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Thursday, March 04, 2021

Judge says Krazzy 4 tracks are copied, case settled out-of-court

The Bombay High Court on Thursday restrained film producer Rakesh Roshan from releasing the movie Krazzy 4 with certain...

| Mumbai |
April 11, 2008 11:55:59 pm

The Bombay High Court on Thursday restrained film producer Rakesh Roshan from releasing the movie Krazzy 4 with certain songs that jingle-composer Ram Sampath had contended were plagiarised from tunes he had composed earlier. Soon after his court-room victory, Sampath reached a settlement with Roshan and consented to the film releasing on Friday with all its songs intact.

Sampath had moved court claiming that his tunes for a cellphone brand’s advertisements had been copied by music composer Rajesh Roshan in four songs of Krazzy 4. On Thursday afternoon, however, Sampath reached a settlement with Roshan, and both parties approached Justice D G Karnik for revocation of his earlier order.

Sampath had sought damages of Rs 2 crore and an interim stay to the film’s release. The court, in its interim order in the morning, had accepted his case that his tunes were plagiarised for the title track Krazzy4 and Break-Free, and their remixed versions.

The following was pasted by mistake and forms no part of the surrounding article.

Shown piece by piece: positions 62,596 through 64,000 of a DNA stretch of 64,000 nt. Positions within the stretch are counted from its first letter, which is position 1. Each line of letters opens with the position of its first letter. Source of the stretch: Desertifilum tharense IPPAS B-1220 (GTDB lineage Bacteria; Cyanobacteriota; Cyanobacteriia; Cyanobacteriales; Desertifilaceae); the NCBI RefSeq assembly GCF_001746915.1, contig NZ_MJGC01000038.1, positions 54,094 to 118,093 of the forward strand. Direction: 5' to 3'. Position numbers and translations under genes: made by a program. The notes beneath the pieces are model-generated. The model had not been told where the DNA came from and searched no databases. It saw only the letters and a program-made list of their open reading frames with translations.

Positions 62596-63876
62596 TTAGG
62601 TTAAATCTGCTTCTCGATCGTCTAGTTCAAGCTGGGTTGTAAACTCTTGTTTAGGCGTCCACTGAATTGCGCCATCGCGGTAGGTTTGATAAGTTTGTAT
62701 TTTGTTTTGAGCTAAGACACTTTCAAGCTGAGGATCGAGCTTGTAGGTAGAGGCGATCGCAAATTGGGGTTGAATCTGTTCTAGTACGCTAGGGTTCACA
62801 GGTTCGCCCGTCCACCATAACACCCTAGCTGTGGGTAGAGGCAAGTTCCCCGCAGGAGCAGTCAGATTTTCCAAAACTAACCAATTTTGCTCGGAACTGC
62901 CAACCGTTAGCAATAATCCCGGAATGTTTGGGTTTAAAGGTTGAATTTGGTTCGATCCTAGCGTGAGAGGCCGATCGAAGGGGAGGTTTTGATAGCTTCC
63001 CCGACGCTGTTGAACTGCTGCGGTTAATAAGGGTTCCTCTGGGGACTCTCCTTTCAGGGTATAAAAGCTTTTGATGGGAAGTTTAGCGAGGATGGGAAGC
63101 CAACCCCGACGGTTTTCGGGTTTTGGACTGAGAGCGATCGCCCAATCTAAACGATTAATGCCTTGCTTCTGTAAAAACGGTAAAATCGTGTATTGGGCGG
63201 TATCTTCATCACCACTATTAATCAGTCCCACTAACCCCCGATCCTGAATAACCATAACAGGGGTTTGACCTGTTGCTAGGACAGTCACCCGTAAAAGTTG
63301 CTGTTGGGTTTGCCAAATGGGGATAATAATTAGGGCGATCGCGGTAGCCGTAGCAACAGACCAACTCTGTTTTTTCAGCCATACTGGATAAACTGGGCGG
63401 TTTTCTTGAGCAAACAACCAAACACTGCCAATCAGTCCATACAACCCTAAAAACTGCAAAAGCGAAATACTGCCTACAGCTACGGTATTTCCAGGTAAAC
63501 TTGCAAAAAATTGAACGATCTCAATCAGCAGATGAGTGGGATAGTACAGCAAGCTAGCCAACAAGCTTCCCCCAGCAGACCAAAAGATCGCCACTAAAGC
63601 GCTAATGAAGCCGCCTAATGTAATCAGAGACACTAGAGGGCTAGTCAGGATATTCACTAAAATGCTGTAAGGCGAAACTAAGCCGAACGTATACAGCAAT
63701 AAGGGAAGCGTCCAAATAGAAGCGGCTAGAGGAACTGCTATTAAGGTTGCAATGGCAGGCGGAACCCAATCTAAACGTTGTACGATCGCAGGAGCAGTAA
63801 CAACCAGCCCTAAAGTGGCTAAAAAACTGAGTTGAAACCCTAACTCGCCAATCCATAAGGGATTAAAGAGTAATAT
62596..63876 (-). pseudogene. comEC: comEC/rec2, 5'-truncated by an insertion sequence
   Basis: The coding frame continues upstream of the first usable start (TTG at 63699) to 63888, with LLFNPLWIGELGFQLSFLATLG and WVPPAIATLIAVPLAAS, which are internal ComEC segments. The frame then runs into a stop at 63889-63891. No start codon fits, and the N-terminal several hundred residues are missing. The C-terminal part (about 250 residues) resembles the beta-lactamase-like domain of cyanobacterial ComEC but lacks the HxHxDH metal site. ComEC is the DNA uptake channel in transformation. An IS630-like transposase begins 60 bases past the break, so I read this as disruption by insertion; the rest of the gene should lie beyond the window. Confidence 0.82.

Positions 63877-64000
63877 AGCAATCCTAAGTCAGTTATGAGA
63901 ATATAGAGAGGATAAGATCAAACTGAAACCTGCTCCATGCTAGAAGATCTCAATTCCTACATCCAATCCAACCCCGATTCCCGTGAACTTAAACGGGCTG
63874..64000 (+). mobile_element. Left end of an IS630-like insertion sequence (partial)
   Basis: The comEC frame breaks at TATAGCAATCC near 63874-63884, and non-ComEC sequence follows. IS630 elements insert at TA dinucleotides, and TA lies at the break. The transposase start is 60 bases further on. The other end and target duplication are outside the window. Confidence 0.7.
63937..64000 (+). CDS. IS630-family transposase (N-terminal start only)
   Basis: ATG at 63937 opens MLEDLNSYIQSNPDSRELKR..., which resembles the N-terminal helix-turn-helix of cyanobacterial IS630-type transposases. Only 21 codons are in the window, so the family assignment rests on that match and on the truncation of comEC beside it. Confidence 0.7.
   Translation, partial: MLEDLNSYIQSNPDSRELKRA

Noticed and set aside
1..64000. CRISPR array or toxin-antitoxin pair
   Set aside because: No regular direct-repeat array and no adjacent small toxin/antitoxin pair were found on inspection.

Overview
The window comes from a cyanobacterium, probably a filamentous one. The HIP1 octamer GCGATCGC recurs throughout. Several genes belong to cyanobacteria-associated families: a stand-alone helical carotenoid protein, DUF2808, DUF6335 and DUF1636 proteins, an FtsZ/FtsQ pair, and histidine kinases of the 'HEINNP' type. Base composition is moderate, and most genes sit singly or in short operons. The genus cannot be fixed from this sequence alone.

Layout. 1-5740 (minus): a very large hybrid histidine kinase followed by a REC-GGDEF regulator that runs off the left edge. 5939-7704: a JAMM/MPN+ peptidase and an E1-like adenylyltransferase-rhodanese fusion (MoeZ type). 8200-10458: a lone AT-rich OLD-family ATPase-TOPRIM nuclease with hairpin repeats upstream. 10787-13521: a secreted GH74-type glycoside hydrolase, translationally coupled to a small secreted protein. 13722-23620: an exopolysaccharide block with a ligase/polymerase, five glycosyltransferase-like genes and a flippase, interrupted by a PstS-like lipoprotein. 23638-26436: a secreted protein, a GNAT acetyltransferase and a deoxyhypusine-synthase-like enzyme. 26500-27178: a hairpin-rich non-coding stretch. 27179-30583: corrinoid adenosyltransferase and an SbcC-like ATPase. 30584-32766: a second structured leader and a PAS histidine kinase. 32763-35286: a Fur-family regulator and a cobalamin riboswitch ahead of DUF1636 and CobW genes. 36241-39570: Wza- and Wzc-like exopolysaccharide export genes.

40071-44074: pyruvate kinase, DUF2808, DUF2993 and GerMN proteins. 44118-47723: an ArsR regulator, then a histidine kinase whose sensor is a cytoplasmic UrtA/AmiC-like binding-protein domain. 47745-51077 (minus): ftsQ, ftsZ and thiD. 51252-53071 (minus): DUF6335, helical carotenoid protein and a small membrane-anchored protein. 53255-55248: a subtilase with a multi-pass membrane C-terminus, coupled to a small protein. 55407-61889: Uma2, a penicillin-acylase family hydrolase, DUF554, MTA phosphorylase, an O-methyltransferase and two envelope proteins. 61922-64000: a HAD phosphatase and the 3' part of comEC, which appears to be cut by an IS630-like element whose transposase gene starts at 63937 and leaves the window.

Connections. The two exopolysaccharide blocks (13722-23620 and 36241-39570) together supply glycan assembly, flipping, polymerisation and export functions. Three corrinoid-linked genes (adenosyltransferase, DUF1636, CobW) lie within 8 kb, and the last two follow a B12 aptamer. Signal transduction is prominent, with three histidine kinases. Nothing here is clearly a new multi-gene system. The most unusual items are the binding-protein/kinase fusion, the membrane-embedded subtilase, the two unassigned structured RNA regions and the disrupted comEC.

During the course of arguments earlier, Justice Karnik heard both the jingle and the film’s songs.

Subsequently, the judge observed: “To my untrained ear, both the musical works appeared to be similar.”

“I was unmistakably reminded of the work of the plaintiff after listening to songs in the film,” Justice Karnik said.

He then stated that this was precisely the test as to whether the song reminds the layman of an earlier work. If yes, then it amounts of infringement of copyright.

Justice Karnik further observed that in every song there is a “catch-phrase or hook-phrase” which reminds the listener of the song every time he/ she listens to it. Sampath’s tune and the film’s songs shared such a catch-phrase, the judge observed.

Apart from this, the judge also took note of two circumstances that went against the Roshans. First, an expert, Shiv Mathur, had stated on affidavit (produced by Sampath) that the tunes were similar.

Secondly, there was an indirect admission by the Roshans in their affidavit-in-reply that a small part of the advertisement tunes had been used in the songs.

Meet Ram Sampath

Just another jingle-maker until Wednesday, 30-year-old Ram Sampat on Thursday grabbed headlines after winning a copyright case against Bollywood biggies the Roshans.

An elated Sampath, who realised mid-March that his compositions had been used in the Krazzy 4 tracks, says: “After approving it from music expert Shiv Mishra, I informed the production house and tried to keep a low profile, but I was not given the right treatment.”

The movie is now set for a release on Friday with his claim sealed by a huge settlement of about Rs 2 crore. “I settled for a huge amount as I hope this kind of incident does not occur again and this could act as a deterrent,” says Sampath.

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